• The most commonly affected fingers are the fourth and fifth digits and this can be quite a disabling condition.
  • Management includes physical and occupational therapy and surgical intervention in severe cases.

Trigger finger

  • Referred to in medicine as stenosing tenosynovitis.
  • Trigger finger causes a similar issue to Dupuytren’s contracture. The difference though is that where the latter involves pathology of the tissue covering the palm of the hand, trigger finger is caused by thickening of the tissue that covers the tendons which allow the fingers to close.
  • The condition is characterized by the affected finger seeming like it is stuck in a trigger-pulling position. Since it is difficult for the finger to be straightened, when it becomes unlocked it resembles the pulling of a trigger.
  • Management includes trigger finger surgery and when the thumb is involved is referred to as trigger thumb surgery.
  • These surgeries may be performed through minimally invasive access or open procedures if the cases are severe.

Carpal tunnel syndrome

  • This condition is associated with compression of the median nerve through the carpal bones in the wrist.
  • Compression of the median nerve results in the decreased sensation of the thumb and first two fingers which can complicate and lead to decreased power in the hand with an inability to use the limb.
  • Management of this condition involves initial conservative therapy with pain relieving measure and the use of splints to help take pressure off the median nerve.
  • If these therapies are ineffective, or the case is severe, then carpal release surgery is performed.

Rheumatoid arthritis

  • An autoimmune condition where antibodies are produced by the immune system that attacks and damages the synovial tissue around joints, especially of the wrists and fingers.
  • This process results in damage to the joints leading to deformities of the fingers making them stiff and difficult to use.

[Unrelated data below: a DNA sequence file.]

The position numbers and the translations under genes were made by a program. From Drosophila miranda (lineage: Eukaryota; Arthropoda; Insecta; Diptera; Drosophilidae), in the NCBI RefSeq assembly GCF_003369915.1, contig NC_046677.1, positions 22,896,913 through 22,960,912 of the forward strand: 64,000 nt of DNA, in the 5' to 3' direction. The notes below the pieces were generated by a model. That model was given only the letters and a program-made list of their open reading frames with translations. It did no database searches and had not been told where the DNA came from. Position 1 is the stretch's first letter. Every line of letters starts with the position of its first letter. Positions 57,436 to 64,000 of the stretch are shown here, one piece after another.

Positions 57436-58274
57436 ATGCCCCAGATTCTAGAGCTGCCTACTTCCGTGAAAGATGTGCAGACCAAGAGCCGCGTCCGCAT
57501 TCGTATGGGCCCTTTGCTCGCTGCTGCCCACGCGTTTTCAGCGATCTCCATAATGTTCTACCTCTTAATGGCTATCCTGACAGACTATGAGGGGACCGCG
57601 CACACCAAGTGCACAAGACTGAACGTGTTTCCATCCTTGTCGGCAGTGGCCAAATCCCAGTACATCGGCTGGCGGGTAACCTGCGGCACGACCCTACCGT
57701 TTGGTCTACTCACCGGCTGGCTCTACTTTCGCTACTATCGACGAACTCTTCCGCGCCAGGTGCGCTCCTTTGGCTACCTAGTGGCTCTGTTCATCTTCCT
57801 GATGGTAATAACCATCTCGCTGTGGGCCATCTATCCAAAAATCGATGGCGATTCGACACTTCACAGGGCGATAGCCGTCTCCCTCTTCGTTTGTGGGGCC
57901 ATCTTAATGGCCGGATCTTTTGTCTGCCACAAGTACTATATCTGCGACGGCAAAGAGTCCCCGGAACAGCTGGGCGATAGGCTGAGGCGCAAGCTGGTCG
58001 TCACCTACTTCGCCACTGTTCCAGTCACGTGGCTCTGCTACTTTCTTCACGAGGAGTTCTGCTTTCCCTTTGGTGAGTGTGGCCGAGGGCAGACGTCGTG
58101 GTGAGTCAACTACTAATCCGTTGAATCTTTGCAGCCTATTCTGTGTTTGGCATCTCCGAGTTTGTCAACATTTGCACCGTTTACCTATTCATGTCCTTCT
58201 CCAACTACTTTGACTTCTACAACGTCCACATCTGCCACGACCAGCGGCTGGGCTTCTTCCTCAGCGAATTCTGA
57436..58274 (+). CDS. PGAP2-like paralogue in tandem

• Management of this condition includes using medications such as steroids and non-steroidal anti-inflammatories such as ibuprofen or naproxen. Early therapy may also include medications such as disease-modifying anti-rheumatic drugs (DMARDs) like azathioprine, sulfasalazine, and methotrexate to help reduce disease progression as well as induce more remissions.
  • Surgical interventions may be warranted in cases where the medications are not working and the patient’s use of their hands has becomes severely debilitating.

Quick Recovery with New Carpal Tunnel Treatment Option

Carpal tunnel syndrome is a condition which causes numbness, weakness, and pain in wrist and hands. It is caused due to the raised pressure on the median nerve. This nerve sends sensations to the index, middle fingers and thumb. The median nerve is responsible for providing strength to the base muscles of the thumb.

Individuals who are most at risk of suffering from the carpal tunnel syndrome are people with activities or jobs involving a repetitive movement of fingers, or high force motion of wrist and hand.

Carpal tunnel syndrome is a condition which causes numbnessOther possible causes can include:

  • Wrist fracture
  • Deformity of hand or wrist
  • Thyroid imbalance
  • Diabetes
  • Tumor
  • Arthritis or gout disease
  • Pregnancy

Treatment options:

  • Non-surgical